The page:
Teaching Stress-Reduction & Time Management Skills
How do you keep your kids entertained in the last days of summer? Most kids are back from summer camps, and some schools start earlier than others, leaving lots of kids without their summer buddies or structured activities. By now, parents are tired of hearing, “I’m bored! I’ve got nothing to doooo!”
If this sounds like your home, remember that it won’t be long before your kids are running to you for help with last-minute projects, from Halloween costumes and holiday gifts to science fair projects.
We’ve got some tips to motivate your kids to think ahead, plan their time keep them entertained and out of your hair for the duration of the summer doldrums!
Challenge your kids to learn new crafts
Are your kids fans of YouTube? Teach them to use internet videos as a skill-building resource, where they can learn useful crafts. Knitting, crocheting, felting and drop-spindle hand spinning are popular once again. For boys who are hesitant to learn “girly” crafts, this is a great opportunity for a brief history lesson. Did you know that in Medieval times, only men were allowed to knit? In the second World War, soldiers knit to keep calm while recovering from injuries. Many needle and fiber arts activities share the same stress-reducing qualities as coloring, which (as we all know) has jumped the grade-school demographic to become a huge hit with teen and adults.
If your kids are still on the fence, suggest parachute cord (paracord) weaving crafts.
Try and select activities that don’t require a huge investment at the outset, are portable, and don’t take up too much space. If your kid decides to take up fly tying, you’ll eventually want to set up a permanent workbench and be prepared to set up a sewing and craft room if things really catch on with your family, but having an activity that a kid can pursue “on the go” can be a huge when your family travels together, or when one sibling is forced to endure another one of her sister’s long soccer matches.
As your kids improve their skills or branch out into related passions, encourage them to custom-craft projects to give as gifts this holiday season, or for upcoming birthdays. Remind them that the best gifts are those that are thoughtful, rather than expensive, so a carefully-crocheted hat or scarf in the giftee’s favorite colors is sometimes more cherished than a gift card from the nearest big-box store.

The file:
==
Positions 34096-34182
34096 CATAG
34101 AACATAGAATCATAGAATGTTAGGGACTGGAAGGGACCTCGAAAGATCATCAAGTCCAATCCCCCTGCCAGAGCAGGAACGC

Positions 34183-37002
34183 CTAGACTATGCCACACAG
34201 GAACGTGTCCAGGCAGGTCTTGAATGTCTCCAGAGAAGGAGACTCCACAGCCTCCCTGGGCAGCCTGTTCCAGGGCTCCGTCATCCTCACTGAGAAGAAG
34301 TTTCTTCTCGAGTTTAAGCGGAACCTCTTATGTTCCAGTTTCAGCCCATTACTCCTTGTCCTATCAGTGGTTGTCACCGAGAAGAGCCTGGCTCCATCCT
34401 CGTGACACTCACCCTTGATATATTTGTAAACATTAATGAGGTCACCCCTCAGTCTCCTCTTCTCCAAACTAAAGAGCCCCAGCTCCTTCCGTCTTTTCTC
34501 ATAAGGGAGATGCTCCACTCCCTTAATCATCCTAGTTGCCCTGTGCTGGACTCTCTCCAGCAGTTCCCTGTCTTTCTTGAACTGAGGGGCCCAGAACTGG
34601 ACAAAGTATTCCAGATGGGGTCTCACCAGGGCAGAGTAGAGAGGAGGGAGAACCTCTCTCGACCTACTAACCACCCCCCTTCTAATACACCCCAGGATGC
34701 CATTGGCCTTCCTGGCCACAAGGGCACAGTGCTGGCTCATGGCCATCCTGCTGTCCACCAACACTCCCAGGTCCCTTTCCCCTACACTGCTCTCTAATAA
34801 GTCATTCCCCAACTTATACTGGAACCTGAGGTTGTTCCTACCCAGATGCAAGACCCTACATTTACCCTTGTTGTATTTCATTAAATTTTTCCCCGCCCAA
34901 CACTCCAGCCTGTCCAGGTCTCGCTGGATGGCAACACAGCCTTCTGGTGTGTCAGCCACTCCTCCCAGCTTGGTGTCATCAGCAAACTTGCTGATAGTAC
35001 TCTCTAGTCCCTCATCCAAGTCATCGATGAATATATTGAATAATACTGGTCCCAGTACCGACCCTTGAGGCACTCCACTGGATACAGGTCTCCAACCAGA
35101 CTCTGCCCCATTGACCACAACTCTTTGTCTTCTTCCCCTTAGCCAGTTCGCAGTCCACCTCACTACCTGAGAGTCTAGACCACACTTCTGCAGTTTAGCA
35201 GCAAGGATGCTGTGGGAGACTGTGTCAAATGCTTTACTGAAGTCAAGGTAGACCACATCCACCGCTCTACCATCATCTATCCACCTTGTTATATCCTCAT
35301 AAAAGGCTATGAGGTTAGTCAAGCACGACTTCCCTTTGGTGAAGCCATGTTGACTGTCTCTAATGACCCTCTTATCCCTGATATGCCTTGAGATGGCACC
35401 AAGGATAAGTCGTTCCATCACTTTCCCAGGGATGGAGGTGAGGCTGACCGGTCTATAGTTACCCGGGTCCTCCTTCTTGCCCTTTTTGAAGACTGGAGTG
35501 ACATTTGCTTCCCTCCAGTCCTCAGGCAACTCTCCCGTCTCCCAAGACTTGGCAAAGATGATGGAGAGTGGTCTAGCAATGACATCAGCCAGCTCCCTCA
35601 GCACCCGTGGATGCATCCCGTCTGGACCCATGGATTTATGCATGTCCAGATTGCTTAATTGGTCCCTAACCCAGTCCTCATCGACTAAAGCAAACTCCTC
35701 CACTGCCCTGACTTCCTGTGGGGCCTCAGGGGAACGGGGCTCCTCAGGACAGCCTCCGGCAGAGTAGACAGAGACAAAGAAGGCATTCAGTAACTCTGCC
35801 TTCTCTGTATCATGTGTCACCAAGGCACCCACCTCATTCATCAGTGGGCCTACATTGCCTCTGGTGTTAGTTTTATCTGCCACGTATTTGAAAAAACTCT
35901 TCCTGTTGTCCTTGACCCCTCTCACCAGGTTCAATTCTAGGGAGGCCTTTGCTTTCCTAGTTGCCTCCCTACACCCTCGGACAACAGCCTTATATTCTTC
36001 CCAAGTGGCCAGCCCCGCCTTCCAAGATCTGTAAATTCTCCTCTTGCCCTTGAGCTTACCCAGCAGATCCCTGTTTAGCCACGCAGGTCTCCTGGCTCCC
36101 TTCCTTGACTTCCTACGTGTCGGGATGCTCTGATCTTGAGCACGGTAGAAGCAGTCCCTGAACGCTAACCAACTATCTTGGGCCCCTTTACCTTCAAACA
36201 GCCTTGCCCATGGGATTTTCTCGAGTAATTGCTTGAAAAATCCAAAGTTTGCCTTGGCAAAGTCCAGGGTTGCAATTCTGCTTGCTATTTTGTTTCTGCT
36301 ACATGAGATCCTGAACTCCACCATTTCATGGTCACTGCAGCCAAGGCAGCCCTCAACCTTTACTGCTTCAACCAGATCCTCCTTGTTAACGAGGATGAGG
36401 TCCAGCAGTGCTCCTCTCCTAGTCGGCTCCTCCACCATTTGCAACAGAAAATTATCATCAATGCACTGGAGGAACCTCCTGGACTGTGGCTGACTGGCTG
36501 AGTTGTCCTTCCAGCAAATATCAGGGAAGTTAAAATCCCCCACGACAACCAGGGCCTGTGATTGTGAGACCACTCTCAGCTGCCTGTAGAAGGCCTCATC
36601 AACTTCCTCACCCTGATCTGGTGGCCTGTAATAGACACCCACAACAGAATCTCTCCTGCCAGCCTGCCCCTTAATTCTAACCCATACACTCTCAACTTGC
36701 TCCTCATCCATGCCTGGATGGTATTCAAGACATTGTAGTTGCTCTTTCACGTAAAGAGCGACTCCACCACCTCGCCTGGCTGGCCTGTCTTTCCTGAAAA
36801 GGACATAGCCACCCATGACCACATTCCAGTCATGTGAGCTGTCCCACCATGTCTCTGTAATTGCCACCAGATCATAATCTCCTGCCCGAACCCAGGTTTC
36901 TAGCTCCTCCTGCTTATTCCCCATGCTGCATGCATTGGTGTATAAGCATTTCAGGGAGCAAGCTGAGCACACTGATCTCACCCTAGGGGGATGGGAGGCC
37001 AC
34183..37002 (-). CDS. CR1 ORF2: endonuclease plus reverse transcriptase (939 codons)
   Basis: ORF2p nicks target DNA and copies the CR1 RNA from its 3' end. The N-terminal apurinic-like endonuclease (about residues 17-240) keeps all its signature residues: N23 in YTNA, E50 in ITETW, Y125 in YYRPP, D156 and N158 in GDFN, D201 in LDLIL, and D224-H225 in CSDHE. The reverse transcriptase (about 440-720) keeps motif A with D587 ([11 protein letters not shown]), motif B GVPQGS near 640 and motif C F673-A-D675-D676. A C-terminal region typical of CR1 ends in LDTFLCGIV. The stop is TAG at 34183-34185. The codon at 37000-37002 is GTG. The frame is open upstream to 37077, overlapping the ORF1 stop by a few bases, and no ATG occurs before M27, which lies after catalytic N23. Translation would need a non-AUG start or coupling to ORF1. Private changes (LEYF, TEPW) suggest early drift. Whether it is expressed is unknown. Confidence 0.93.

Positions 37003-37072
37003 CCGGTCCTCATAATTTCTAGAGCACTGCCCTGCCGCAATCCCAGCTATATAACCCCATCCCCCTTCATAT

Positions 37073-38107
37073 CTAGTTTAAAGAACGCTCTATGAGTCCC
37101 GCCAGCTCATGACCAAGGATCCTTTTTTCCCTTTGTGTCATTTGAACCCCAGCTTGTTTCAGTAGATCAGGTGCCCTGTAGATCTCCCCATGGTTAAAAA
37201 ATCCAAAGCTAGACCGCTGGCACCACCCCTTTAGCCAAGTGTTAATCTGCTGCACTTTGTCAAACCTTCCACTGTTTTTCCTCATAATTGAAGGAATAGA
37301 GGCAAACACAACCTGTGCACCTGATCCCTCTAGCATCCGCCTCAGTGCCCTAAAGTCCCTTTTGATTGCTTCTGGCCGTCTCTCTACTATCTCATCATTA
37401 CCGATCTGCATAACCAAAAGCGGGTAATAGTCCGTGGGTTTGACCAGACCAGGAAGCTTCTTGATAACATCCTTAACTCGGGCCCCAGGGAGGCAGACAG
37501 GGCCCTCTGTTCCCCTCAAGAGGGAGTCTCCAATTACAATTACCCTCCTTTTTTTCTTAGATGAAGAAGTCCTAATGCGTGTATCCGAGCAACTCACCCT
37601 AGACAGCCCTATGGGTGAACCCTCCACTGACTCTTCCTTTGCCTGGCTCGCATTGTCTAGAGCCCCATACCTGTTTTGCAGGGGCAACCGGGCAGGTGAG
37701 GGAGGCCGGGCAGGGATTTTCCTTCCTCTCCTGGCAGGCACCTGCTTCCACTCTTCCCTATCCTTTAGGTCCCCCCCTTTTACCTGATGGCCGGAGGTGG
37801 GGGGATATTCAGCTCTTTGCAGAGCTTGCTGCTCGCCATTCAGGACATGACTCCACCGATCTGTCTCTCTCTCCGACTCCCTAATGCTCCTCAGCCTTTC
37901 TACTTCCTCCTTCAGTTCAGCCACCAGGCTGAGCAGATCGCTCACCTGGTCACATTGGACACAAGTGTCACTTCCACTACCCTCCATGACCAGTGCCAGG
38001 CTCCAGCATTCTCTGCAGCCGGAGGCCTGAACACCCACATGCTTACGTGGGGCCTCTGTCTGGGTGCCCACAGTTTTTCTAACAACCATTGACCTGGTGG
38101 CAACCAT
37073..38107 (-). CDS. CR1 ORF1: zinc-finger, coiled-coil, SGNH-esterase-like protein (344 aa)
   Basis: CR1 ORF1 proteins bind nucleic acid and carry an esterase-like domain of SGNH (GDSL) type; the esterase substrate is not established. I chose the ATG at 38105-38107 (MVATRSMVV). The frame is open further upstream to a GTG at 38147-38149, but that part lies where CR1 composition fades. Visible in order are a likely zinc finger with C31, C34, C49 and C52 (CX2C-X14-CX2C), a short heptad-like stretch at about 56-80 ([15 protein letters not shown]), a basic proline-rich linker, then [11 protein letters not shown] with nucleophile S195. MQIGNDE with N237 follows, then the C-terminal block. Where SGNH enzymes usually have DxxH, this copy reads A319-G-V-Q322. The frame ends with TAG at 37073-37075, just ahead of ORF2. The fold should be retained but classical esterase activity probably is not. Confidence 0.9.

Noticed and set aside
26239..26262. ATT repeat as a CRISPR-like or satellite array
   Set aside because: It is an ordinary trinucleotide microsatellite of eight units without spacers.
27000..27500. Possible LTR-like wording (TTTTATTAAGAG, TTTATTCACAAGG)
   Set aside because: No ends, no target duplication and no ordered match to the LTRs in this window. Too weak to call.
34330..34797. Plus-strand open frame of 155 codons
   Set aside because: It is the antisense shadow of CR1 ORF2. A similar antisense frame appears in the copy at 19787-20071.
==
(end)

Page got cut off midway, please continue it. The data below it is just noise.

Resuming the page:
Get them started on the best Halloween costumes ever
Are your kids big on Halloween? Encourage them to decide now how they want to dress up in October, and help them design and plan their costume creation. Summer blockbuster superheroes, historical figures, family tree research, favorite book characters or appropriate pop culture icons might be among your kids’ inspiration.
Help your kid plan her costume examining the steps and timeline for completing it:
- Does the costume require sewing? Is she willing to learn how to sew?
- Does your kid express an interest in leather work or molded plastic crafts?
- Will your kid need to purchase some parts of the costume? Where will she look for it, and how will she pay for it?
Work out a step-by-step plan that will teach your kids to break large projects into smaller tasks, with deadlines for each step.
Don’t let Halloween be the only reward for a job well done. Comic conventions in your area are great places to show off a well-made costume, with kids and adults alike participating in “cosplay” by dressing as their favorite characters, whether inspired by fiction or history.
If your kids’ interest flags in the middle of the project, remind them of past Halloweens when poor planning resulted in disappointing costumes. And remind yourself that by guiding them through long-term projects broken into bite-sized tasks helps to teach your child to avoid the stress of procrastination.
Plan ahead for school-year study time
When do your kids usually set aside time for homework during the school year? Do your best to match the same routine for your end-of-summer projects. This is a good time to pay attention to the environment in which your kid stays most engaged. Does he like to listen to music while creating with his hands? Does she like to paint or draw on the edge of your household’s activity, or quietly in her room? What worked for your kids last year might not work for them as they mature, so be ready to help them adjust to their individual study habits.
Encourage your kids to get in the habit of keeping a calendar for project and task deadlines. This translates well to good study habits, increasing student self-confidence and reducing the stress and anxiety of kids and parents alike. Going to bed at a reasonable time and having a good night’s sleep can’t hurt either since they will be getting up early for school very soon.
The dwindling days of summer don’t have to mean headaches for you if your kids are engaged in activities they can pursue with little supervision or direction. With a bit of creativity, the skills and habits your kids learn now can help keep them self-directed throughout the school year, and better equipped to manage their time.